Trump's 2018 budget will dismantle safety net for the poor and disabled
© Getty Images

Benjamin Franklin’s classic adage “an ounce of prevention is worth a pound of cure,” is highly relevant to today’s homeless problem. While it remains important to assist street and shelter dwelling homeless people to obtain stable housing, preventing homelessness spares individuals and families the pain of losing a home and the trauma of street and shelter living. And it benefits neighborhood stability, quality of life, and contributes to the best use of scarce public dollars.

The Trump Administration 2018 federal budget proposal threatens to dismantle the nation’s safety net for the poor and disabled. Included are cuts in the Department of Housing and Urban Development’s affordable housing and homeless assistance programs, Medicaid, and the innovative federal homelessness prevention policy of the United States Interagency Council on Homelessness (USICH). Service reductions resulting from these budget cuts would increase the number of people falling into homelessness in communities across the country.

The assault on the nation’s safety net and homeless and housing policy appears oblivious of Franklin’s sage advice. Protecting the safety net and helping households at high risk of homelessness to avoid housing loss are critically important in preventing and ending homelessness.


Here’s how: 

Protecting the safety net 

Public policies that increase the development of more affordable housing, preserve disability entitlements, or expand subsidized housing would benefit a wide swath of very low-income people, expanding the safety net and reducing the risk of homelessness.

The Section 8 Housing Choice Voucher program is a major source of federal housing assistance to individuals and households living at or below 30 percent of an area’s median income. The tenant who receives a housing choice voucher pays 30 percent of the cost of a private market dwelling, while the program covers the remainder of the rent costs up to a maximum amount. The Section 8 program currently operates as a lottery, as funding for the program falls far short of providing rental assistance to all who may need it. If a housing subsidy is made an entitlement for those living in poverty, it could reduce the risk of homelessness.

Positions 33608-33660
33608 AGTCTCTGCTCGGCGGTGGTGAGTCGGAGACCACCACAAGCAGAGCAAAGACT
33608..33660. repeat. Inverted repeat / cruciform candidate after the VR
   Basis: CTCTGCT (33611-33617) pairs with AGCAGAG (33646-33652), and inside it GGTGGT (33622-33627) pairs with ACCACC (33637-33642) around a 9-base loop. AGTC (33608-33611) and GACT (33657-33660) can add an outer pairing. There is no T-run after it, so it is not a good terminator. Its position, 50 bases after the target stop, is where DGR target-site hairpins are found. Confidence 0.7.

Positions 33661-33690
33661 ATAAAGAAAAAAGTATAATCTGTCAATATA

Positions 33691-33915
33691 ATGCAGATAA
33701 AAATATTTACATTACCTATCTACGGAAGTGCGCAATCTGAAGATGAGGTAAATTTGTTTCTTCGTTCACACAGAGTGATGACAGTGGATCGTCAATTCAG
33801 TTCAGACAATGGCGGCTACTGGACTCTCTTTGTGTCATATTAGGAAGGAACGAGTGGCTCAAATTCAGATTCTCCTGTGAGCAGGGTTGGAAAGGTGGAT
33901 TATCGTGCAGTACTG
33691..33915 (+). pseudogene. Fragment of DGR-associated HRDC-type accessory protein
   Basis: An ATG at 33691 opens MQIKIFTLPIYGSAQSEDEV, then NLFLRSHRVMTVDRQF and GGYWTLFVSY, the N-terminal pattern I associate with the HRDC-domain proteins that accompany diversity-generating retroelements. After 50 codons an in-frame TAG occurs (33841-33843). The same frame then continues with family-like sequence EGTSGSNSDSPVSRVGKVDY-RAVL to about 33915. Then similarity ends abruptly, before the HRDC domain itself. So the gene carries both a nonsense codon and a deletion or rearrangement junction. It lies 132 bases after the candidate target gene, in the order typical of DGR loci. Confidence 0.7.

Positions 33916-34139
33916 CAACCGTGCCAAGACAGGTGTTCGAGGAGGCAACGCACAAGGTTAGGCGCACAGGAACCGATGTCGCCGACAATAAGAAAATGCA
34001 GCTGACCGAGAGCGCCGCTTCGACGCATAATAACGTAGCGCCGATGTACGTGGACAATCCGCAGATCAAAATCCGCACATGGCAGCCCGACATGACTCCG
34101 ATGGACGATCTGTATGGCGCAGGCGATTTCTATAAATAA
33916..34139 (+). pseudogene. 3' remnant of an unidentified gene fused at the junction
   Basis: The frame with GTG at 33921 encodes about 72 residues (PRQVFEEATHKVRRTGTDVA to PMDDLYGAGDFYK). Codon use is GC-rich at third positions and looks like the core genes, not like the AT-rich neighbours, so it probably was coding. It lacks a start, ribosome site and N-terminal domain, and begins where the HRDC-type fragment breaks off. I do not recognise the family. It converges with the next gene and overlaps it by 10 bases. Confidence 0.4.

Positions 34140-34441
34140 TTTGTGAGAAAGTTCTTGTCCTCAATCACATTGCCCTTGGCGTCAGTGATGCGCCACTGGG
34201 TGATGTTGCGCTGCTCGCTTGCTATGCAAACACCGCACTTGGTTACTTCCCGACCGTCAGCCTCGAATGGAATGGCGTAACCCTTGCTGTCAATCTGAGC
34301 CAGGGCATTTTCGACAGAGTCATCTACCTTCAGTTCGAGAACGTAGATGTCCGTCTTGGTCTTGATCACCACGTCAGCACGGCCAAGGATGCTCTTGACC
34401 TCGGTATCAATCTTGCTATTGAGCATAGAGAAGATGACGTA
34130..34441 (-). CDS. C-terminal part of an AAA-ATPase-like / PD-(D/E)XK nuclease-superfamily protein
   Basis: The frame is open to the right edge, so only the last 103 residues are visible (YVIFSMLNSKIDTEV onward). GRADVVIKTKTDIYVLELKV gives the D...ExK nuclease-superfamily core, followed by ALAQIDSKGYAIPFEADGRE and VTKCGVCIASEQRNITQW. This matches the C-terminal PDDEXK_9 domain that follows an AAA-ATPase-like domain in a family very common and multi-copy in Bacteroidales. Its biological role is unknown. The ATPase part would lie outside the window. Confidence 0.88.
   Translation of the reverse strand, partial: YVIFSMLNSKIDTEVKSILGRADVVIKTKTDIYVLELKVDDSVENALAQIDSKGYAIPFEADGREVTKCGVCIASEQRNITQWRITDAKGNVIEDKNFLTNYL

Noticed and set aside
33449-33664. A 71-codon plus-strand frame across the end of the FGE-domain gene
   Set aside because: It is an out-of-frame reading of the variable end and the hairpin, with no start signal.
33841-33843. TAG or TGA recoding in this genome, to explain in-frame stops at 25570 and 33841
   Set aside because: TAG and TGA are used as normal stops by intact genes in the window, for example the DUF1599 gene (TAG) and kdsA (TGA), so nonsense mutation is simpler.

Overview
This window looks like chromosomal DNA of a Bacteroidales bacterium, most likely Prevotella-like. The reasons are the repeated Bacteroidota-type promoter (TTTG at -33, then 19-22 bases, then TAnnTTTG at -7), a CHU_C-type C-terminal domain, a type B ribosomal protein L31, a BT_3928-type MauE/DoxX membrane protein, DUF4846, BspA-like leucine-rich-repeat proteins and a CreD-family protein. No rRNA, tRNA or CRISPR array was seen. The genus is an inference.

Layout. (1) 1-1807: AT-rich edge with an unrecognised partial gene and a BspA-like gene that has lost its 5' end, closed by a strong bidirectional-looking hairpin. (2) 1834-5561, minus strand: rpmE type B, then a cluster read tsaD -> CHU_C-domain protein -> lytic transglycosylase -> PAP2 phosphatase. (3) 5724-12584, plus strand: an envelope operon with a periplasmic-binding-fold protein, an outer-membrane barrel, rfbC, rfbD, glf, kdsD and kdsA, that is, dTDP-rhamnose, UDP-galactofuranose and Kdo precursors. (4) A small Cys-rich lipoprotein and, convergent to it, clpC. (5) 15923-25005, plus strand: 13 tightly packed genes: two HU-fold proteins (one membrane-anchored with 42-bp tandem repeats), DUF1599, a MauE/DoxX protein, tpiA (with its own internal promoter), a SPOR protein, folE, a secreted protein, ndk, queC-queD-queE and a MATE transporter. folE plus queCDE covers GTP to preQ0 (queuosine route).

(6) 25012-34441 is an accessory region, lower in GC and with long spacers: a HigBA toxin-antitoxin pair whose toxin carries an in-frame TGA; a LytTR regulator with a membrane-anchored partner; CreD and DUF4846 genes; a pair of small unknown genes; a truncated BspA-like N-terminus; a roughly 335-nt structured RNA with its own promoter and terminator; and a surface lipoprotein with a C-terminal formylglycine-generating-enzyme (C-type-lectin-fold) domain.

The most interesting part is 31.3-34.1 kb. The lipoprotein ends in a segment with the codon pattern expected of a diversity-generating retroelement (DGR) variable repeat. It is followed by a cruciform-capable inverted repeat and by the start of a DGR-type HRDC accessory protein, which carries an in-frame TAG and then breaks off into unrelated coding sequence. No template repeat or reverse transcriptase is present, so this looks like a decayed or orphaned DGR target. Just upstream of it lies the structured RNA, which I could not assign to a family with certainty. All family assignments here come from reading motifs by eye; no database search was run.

By preventing homelessness, a subsidy also promises to save public dollars. In 2016, New York State Assemblyman Andrew Hevesi proposed a rent subsidy for families on public assistance that would enable them to stay in their homes by bridging the gap between the typical rent allotment and usual fair market rents. The annual cost for the rent subsidy plan is about $11,000 for a family of three, one-fourth the cost of a year in a homeless shelter.

Help for those on the brink of homelessness

The presence of homelessness can occur for a variety of reasons, an impending eviction, job loss, or a behavioral health problem. The recession of 2008 prompted the Obama Administration to establish the Homelessness Prevention and Rapid Rehousing Program (HPRP), a three-year initiative as part of the American Recovery and Reinvestment Act of 2009 (ARRA).

Intended to serve people on the brink of homelessness, the ARRA provided short- and longer-term rental assistance, housing relocation, and stabilization services including mediation, credit counseling, security and utility deposits, utility payments, moving cost assistance, and case management.  When ARRA funding ended, the Homelessness Emergency Assistance and Rapid Transition to Housing Act (HEARTH) established the continuation of homeless prevention through the Emergency Solutions Grant program.